La Trobe University lecturer Luca Anceschi had a rather nonsensical piece today on academic opinion website The Conversation, concerning the Islamist parties in the Arab world. From the very beginning, Anceschi makes some basic factual errors:
Whatever the outcome of the Egyptian presidential runoff scheduled for 16-17 June, Middle Eastern electoral politics are now conforming to a remarkable rule. When elections are held in a free and fair environment, moderate Islam is not only a force to be reckoned with but, usually, reports resounding victories.
Following the Arab Spring, the rise of moderate Islam has redesigned the political landscape of North Africa. Moderate Islamist parties have obtained parliamentary majorities in the elections held in post-revolutionary Tunisia and Egypt and – outside of the framework of the Arab spring – semi-authoritarian Morocco.
Of course, if Egyptian presidential candidate Ahmed Shafiq defeats Muslim Brotherhood candidate Mohammed Moursi, it will demonstrate that Egyptians actually prefer the old dictatorship to Islamist rule (Shafiq was Mubarak’s Prime Minister). Hence, the statement that “moderate Islam” will be vindicated “whatever the outcome” is completely false — in one of two possible outcomes, the Muslim Brotherhood would be humiliated.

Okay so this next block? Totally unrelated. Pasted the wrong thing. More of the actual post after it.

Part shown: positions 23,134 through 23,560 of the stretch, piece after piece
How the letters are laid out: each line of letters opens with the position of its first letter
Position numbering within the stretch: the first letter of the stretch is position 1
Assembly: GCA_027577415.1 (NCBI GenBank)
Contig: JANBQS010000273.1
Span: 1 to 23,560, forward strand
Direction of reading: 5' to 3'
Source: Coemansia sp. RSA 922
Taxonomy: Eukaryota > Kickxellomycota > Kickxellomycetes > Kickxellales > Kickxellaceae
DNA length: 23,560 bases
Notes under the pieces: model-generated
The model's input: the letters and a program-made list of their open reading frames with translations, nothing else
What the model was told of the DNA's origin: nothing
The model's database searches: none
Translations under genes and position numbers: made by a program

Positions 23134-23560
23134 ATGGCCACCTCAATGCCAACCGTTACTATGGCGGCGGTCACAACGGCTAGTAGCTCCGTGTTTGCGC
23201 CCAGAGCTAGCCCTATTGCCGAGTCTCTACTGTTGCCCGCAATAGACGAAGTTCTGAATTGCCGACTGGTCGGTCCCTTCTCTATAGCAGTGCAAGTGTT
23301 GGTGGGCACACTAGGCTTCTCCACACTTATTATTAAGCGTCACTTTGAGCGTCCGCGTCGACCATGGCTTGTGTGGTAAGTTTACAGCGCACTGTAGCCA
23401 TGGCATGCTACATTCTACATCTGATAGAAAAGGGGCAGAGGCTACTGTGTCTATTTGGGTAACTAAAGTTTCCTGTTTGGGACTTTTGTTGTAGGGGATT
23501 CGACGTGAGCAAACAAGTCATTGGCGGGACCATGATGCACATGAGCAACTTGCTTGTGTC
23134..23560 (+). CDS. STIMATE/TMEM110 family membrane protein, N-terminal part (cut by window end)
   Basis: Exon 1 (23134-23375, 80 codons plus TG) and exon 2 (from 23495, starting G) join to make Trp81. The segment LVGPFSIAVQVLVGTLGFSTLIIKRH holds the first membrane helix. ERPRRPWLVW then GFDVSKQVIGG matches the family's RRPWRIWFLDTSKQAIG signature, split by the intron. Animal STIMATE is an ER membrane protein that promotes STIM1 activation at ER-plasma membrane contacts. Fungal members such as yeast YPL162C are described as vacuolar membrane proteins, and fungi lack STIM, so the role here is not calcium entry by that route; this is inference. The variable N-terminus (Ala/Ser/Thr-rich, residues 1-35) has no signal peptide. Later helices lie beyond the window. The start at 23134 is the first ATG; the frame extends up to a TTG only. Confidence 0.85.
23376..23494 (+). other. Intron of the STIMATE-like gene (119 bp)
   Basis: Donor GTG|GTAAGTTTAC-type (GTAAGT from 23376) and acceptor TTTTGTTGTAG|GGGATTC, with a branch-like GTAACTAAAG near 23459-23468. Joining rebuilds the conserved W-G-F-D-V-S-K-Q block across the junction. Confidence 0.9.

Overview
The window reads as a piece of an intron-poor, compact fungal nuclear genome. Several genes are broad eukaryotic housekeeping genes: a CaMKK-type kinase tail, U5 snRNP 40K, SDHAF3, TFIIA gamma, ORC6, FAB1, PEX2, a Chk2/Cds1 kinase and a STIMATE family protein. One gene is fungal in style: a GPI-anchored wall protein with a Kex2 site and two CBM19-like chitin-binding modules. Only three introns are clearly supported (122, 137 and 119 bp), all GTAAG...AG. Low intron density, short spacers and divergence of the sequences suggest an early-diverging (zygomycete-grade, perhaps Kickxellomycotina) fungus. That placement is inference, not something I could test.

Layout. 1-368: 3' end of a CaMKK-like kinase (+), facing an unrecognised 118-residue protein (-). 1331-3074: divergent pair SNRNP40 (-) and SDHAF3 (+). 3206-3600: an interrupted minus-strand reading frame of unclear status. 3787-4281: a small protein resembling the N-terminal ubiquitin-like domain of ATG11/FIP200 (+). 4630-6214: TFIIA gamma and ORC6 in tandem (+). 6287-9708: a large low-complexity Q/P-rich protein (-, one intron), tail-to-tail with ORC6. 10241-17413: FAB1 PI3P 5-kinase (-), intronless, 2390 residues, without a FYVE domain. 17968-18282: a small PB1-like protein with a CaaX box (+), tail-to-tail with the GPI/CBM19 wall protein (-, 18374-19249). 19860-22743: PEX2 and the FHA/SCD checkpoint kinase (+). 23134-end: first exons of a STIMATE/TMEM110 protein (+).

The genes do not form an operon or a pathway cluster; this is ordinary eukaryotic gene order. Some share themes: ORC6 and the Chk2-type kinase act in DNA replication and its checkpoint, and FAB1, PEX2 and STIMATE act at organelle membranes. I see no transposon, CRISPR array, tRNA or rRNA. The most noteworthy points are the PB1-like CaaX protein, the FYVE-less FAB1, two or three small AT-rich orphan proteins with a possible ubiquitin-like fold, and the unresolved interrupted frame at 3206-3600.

Also, the Islamist Ennahda party did not win a parliamentary majority in their elections — they are currently ruling in a minority government and their rule is entirely dependant on secular groups. Again, this is a basic factual error.
Yet Anceschi’s lack of knowledge on the situation extends deeper. This is revealed once he names the forces of “moderate Islam” about which he was writing:
From 2002 onwards, the advancement of democracy in the Middle East (with the notable exception of post-Baathist Iraq) has invariably required the involvement of moderately religious political actors.
These politicians successfully met the expectations of the different populations. Some demonstrated a superior organisational capability (Muslim Brotherhood in Egypt), others a closer proximity to the business interests of a growing bourgeoisie ([Turkish] AKP). More simply, some had an immaculate record vis-à-vis corrupted regimes (Ennahda, [Morrocan] PJD) or declining political opponents (Hamas).
Putting to one side the groups in Morocco (which has no real power), Turkey (which requires an extensive discussion) and Tunisia (which did not win the election outright) leaves two groups: The Muslim Brotherhood in Egypt and Hamas in Gaza (which itself is an offshoot of the Muslim Brotherhood).
It stretches the imagination to describe either of these groups as “moderates”.
Furthermore, did not come to power democratically. They did win a majority of seats in the 2006 elections for the Palestinian Legislative Council, however these were not presidential elections and they did not win control of the executive.
This also did not lead to their power in Gaza. Rather, they wrested control of Gaza from their Fatah rivals in a brutal civil war that cost hundreds of lives. Furthermore, they have yet to hold any elections to test whether their government is truly accepted by the people, despite making periodic announcements that elections are inevitable. Finally, it is very clear that Hamas rules Gaza via repression, with nothing even resembling free expression or human rights (see reports here, here, here and here).